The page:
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CHAPTER 1 Teaching Mathematics in the 21 st Century

CHAPTER 1 Teaching Mathematics in the 21 st Century

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CHAPTER 1 Teaching Mathematics in the 21 st Century

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  1. CHAPTER 1Teaching Mathematics in the 21st Century Elementary and Middle School Mathematics Teaching Developmentally Ninth Edition Van de Walle, Karp and Bay-Williams Developed by E. Todd Brown /Professor Emeritus University of Louisville

  2. Changing World: Factors to Consider • International and national assessments provide strong evidence that mathematics teaching must change: • for our students to be competitive in the global market • for our students to be able to understand the complex issues they must confront as responsible citizens.

  3. Movement Toward Shared Standards • 1980s response to “back to basics” • 1989 NCTM published Curriculum and Evaluation Standards for School Mathematics • 1991 NCTM published Professional Standards for Teaching Mathematics • 2000 NCTM published Principles and Standards for School Mathematics • 2010 Common Core State Standards initiative

  4. PSSM guidance and direction for teachers and leaders Six principles fundamental to high-quality mathematics education • Equity • Curriculum • Teaching • Learning • Assessment • Technology

  5. The Equity Principle Excellence in mathematics education requires equity—high expectations and strong support for all students. (NCTM 2000, p. 12) Pause and reflect: Where would this be evident in the teaching and learning in your classroom?

  6. The Curriculum Principle A curriculum is more than a collection of activities: It must be coherent, focused on important mathematics, and well articulated across the grades. (NCTM 2000, p. 14) Pause and reflect: Who makes the curricula decisions in your classroom?

  7. The Teaching Principle Effective mathematics teaching requires understanding what students know and need to learn and then challenging and supporting them to learn it well. (NCTM 2000, p. 16) Pause and reflect: What teacher actions will best facilitate students doing mathematics?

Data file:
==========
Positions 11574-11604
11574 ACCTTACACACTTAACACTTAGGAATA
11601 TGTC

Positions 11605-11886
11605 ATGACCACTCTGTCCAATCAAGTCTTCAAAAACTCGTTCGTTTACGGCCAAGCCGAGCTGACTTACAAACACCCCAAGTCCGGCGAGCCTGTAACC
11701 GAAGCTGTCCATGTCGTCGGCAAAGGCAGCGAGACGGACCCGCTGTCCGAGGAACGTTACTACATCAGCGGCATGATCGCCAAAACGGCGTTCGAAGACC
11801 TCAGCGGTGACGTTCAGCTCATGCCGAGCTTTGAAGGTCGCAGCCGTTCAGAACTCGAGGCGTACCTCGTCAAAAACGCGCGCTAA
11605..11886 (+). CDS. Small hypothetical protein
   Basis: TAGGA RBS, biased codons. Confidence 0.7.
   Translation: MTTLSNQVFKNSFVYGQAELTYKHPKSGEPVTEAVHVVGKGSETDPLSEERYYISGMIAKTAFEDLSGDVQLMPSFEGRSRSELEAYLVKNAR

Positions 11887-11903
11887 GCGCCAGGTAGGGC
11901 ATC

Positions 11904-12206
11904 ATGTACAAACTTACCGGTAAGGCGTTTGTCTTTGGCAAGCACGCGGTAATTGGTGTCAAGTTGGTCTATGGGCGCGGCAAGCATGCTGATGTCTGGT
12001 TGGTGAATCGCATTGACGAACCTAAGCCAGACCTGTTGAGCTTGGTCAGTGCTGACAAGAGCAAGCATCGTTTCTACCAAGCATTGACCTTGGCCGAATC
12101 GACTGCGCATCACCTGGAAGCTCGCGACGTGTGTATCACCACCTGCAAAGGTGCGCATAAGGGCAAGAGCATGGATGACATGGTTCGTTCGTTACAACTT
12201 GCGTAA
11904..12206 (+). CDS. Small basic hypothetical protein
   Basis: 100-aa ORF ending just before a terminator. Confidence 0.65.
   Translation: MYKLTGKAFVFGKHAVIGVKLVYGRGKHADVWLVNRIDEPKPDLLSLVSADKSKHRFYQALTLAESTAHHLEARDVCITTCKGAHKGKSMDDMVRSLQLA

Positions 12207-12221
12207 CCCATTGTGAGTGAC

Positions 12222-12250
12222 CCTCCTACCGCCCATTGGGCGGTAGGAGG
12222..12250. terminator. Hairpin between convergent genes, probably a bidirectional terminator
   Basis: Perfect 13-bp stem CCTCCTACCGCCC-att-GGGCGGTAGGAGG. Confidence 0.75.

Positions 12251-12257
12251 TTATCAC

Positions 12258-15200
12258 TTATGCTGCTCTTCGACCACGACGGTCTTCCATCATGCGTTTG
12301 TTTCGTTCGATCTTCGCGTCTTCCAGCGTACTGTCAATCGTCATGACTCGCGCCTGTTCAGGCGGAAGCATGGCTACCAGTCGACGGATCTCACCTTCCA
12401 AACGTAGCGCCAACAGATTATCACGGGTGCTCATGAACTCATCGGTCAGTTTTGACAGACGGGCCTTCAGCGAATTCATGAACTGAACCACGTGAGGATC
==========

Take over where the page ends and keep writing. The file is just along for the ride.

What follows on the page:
8. The Learning Principle Students must learn mathematics with understanding, actively building new knowledge from experience and prior knowledge. (NCTM 2000, p. 20) Pause and reflect: Do you believe that learning mathematics is essential?

  9. The Assessment Principle Assessment should support the learning of important mathematics and furnish useful information to both teachers and students. (NCTM 2000, p. 22) Pause and reflect: What are examples of effective assessment techniques that will guide your understanding of student knowledge?

  10. The Technology Principle Technology is essential in teaching and learning mathematics; it influences the mathematics that is taught and enhances students’ learning. (NCTM 2000, p. 24) Pause and reflect: How does technology enhance the learning of mathematics?

  11. The Five Content Standards • Numbers and Operations • Algebra • Geometry • Measurement • Data Analysis and Probability Pause and reflect: Are all five content standards equally addressed at ALL grade bands?

  12. The Five Process Standards Process standards direct the methods of doing all mathematics (Table 1.1) • Problem Solving • Reasoning and Proof • Communication • Connection • Representation

  13. Common Core State Standards • Common Core State Standards for Mathematics (CSSM-M) • Standards for Mathematical Practice (Table 1.2) • Longstanding important processes and proficiencies • Teachers must develop these practices in all students

  14. Guiding Principles from NCTM Principles to Action • Pause and reflect on these statements • Use meaningful instructional tasks • Provide instructional opportunities for students to demonstrate their competence in different ways • Avoid thinking of a curriculum as a checklist or disconnected set of daily lessons • Consider the use of multiple assessments to capture a variety of student abilities

  15. An Invitation to Learn and Grow • Knowledge of Mathematics-profound, flexible and adaptive knowledge • Persistence-stave off frustration and demonstrate persistence • Positive attitude-changing attitudes toward mathematics is easy • Readiness for change-unlearn and relearn mathematical concepts • Life-Long learning-highly effective teachers never “finish” learning